One of the most promising American lawyer-writers I've read recently. It's a Grisham-like novel about a slick, successful, ambitious Dallas corporate lawyer whose life changes when he has to defend a black prostitute accused of murder.
A compulsive read that owes its heart, soul and passion to Harper Lee's To Kill A Mockingbird. Warning: you can lose an entire lazy Sunday to this one.
Gimenez does a fine job with the plot; lots of twists and the courtroom scenes are great.
The Color of Law is more than just a highly readable legal thriller. It's also a blistering attack on both the legal profession and super-rich Texans in Dallas.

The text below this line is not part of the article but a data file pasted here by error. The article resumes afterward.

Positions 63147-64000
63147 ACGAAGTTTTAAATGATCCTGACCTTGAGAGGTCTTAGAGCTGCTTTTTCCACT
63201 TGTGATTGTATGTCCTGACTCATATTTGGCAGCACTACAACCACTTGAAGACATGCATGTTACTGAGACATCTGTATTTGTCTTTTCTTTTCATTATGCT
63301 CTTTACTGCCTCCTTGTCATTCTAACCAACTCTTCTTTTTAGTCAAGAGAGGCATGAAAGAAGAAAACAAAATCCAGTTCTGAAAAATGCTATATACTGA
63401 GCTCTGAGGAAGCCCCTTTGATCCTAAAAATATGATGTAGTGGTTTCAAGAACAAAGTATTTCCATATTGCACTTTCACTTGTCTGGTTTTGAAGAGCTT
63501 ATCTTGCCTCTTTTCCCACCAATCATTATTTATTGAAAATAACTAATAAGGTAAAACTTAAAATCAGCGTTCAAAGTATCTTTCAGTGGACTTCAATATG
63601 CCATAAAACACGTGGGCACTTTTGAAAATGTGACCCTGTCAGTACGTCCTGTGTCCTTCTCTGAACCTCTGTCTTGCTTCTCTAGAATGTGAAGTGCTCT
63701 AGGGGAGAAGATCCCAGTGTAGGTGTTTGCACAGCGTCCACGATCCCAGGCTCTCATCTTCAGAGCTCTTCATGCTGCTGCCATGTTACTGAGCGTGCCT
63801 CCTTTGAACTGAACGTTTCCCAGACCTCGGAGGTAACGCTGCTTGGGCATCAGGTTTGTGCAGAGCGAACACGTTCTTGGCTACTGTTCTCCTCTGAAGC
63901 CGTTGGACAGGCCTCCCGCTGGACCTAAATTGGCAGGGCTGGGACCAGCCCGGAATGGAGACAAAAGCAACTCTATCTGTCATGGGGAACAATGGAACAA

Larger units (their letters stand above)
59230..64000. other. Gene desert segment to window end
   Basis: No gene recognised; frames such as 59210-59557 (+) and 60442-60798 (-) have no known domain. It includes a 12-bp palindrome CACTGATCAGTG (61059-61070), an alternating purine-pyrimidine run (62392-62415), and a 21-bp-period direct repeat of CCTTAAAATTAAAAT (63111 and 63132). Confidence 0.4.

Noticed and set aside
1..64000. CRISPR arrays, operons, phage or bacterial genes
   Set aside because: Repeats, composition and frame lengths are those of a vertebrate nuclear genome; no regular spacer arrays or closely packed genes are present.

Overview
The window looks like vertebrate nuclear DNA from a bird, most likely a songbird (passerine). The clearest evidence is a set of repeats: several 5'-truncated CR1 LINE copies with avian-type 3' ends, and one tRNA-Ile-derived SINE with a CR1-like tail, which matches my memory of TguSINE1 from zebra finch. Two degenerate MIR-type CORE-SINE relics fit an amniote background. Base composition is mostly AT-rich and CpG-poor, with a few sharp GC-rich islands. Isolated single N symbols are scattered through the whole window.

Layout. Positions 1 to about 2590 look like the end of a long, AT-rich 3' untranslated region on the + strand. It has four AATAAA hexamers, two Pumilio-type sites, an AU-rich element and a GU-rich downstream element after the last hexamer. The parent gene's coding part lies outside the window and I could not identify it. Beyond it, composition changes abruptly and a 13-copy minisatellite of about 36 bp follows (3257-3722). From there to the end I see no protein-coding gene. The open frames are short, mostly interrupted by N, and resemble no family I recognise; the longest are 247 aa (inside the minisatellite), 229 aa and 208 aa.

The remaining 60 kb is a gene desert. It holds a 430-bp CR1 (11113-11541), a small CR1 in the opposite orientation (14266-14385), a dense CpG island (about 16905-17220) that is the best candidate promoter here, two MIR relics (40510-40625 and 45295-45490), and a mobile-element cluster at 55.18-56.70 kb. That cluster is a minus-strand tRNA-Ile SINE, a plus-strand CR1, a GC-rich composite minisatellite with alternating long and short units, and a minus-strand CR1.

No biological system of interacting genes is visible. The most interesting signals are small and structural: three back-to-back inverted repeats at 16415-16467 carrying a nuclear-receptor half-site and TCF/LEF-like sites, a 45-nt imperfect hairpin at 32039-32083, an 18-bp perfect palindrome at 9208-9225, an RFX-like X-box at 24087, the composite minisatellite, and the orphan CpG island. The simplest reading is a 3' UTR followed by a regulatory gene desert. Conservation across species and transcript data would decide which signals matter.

At least once a year a new legal thriller hits the shelves, hyped to the stars, with promises that the author will be 'the next John Grisham.' Usually, the fanfare is wasted, the hype is a lie and the promises fall flat because the book isn't very good. Not so with Mark Gimenez' compelling debut, The Color of Law.